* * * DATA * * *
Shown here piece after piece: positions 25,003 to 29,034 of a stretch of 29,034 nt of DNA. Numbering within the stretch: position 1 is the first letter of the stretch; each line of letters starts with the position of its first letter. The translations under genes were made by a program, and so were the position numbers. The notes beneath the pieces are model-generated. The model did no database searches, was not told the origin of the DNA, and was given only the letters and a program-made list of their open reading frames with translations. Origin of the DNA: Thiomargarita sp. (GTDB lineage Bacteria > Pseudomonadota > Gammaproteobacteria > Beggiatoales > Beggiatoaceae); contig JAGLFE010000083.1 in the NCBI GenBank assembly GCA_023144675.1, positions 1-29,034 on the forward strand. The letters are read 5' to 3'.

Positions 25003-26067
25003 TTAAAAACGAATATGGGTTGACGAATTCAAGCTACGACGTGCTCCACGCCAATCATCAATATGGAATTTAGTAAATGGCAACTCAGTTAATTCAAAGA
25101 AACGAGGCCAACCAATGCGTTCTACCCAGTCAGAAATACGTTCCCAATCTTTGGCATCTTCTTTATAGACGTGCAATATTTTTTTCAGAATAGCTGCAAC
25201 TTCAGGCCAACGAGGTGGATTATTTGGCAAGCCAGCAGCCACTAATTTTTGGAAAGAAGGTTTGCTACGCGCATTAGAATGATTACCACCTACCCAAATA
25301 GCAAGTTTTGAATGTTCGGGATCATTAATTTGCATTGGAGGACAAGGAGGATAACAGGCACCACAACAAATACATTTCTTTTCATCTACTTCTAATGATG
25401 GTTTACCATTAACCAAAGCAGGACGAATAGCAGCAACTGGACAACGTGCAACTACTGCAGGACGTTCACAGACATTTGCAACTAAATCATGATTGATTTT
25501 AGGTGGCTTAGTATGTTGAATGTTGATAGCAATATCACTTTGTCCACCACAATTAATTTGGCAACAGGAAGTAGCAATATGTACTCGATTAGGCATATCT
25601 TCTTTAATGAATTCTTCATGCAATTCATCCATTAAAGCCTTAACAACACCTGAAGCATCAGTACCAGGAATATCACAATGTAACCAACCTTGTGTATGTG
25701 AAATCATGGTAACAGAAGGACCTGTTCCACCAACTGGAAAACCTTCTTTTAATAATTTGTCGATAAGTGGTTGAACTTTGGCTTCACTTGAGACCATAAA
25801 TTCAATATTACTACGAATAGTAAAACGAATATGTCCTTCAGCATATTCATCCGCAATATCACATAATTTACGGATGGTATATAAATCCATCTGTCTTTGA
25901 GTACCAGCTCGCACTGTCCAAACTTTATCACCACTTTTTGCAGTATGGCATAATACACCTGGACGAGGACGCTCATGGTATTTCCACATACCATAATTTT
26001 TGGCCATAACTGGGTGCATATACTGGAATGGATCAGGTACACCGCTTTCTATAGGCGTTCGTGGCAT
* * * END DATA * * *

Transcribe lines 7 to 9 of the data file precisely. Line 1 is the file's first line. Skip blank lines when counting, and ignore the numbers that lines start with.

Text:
25401 GTTTACCATTAACCAAAGCAGGACGAATAGCAGCAACTGGACAACGTGCAACTACTGCAGGACGTTCACAGACATTTGCAACTAAATCATGATTGATTTT
25501 AGGTGGCTTAGTATGTTGAATGTTGATAGCAATATCACTTTGTCCACCACAATTAATTTGGCAACAGGAAGTAGCAATATGTACTCGATTAGGCATATCT
25601 TCTTTAATGAATTCTTCATGCAATTCATCCATTAAAGCCTTAACAACACCTGAAGCATCAGTACCAGGAATATCACAATGTAACCAACCTTGTGTATGTG